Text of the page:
Ghost shoes mark pedestrian's death at Parc Avenue intersection

A pair of white shoes have been hung at the intersection of Parc Avenue and Duluth to commemorate a pedestrian killed there while crossing the street.

'I'm afraid there are so many drivers like this killing people,' widower says

A pair of so-called ghost shoes were hung on Tuesday at the corner of Park Avenue and Duluth to commemorate the death of Concepción Cortacans. (Steve Rukavina/CBC)

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  • City councillor calls for better safety measures for pedestrians
  • Widower mad at drivers
  • Police investigation ongoing

A pair of white shoes have been hung at the intersection of Parc Avenue and Duluth to commemorate a pedestrian killed there while crossing the street.

Concepción Cortacans was struck by an SUV that ran a red light on Jan. 7. She died six days later. A police investigation is ongoing.

"It was unbelievable," said Cortacans's husband, Andre Benyamin. "I'm very mad at the drivers that are driving like this, so crazily and inconsiderate."

A group of citizens and politicians gathered at the intersection Tuesday morning to hang the pair of white "ghost shoes."

In the past, bicycles painted white, called "ghost bicycles," have been hung at locations in Montreal where cyclists have been killed by motorists.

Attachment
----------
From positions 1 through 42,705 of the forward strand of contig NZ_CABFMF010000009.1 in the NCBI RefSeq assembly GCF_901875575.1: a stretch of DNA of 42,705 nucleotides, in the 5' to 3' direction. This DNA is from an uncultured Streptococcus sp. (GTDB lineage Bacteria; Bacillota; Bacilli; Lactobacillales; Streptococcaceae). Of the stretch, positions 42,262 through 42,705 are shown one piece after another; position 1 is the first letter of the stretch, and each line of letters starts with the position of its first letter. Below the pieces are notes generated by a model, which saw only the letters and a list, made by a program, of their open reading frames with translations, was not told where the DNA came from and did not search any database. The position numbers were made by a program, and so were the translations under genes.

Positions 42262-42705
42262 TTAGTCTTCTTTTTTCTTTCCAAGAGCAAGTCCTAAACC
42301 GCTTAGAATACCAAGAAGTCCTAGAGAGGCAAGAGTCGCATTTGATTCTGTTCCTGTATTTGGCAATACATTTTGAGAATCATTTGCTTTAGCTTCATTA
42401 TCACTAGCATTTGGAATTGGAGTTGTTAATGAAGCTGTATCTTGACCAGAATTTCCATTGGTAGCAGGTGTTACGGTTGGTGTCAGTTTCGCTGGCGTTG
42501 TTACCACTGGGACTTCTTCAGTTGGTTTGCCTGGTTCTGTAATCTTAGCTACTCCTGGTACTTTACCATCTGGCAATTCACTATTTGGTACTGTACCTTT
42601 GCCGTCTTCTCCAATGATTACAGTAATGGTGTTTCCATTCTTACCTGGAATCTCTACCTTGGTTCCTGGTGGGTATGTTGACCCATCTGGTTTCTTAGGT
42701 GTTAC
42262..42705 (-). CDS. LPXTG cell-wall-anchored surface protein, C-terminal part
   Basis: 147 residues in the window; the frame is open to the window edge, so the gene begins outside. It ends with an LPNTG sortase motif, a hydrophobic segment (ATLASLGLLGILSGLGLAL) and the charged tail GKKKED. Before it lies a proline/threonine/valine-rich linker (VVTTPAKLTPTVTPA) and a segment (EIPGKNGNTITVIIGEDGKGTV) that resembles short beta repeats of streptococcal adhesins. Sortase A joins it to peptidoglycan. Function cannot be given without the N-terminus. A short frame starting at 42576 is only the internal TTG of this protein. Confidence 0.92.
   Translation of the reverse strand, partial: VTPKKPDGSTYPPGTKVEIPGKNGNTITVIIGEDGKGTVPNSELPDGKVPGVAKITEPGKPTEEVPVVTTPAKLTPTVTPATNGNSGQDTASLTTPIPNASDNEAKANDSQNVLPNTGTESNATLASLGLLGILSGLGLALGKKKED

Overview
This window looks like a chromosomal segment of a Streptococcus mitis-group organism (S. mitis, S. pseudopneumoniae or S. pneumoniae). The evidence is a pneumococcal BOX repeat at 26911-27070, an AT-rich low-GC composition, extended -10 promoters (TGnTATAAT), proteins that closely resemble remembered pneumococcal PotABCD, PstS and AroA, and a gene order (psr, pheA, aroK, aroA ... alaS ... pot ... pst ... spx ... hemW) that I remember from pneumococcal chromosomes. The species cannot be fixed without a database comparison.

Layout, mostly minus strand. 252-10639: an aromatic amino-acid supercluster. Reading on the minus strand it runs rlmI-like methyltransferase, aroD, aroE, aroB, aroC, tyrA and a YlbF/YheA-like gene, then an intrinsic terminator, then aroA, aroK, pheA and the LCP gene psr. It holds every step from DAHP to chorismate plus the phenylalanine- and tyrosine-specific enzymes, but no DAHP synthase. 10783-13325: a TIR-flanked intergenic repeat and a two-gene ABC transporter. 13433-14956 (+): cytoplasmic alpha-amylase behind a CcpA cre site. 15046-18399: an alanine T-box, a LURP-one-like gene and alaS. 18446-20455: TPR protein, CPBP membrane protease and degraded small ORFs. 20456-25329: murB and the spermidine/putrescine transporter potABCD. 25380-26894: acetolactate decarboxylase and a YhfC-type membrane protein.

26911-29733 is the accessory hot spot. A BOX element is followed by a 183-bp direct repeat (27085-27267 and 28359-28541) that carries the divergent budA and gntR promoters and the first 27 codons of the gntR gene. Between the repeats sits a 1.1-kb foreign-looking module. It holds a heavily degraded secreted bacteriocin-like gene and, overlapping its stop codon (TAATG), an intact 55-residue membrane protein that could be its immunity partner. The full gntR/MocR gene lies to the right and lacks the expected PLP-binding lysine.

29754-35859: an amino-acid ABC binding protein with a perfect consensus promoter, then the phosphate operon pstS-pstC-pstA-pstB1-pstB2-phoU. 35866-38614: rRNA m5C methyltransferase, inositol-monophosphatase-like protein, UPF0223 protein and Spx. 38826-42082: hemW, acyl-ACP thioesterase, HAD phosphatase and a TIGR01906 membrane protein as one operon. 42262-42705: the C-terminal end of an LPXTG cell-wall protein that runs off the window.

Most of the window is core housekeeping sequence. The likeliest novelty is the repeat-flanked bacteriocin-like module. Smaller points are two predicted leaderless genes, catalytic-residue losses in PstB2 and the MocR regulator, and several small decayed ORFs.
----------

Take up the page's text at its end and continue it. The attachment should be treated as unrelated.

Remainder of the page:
Now the measure is being adapted to call for measures to better protect pedestrians.

"Pedestrians are really second-class citizens in the city of Montreal and that has to change," said Alex Norris, a Project Montreal city councillor for the Plateau–Mont-Royal borough.

Norris estimates that an average of one pedestrian is struck by a vehicle everyday in the borough.

Concepción Cortacans died after being hit by a car at the Park Avenue/Duluth intersection. Her husband André Benyamin, right, and son Jonathan Cortacans, left, are calling for better protection for pedestrians. (Stephen Rukavina/CBC)

The Parc / Duluth intersection is among the more precarious in the city for pedestrians, with three lanes of traffic in either direction. Norris compared it to an "autoroute."

Benyamin recalled how he and his wife often frequented the adjoining parks, always taking care to obey the traffic lights.

"We respected all the rules and regulations of the streets," he said. "To see such a lovely and lively woman lose her life at such an early age, it's shocking."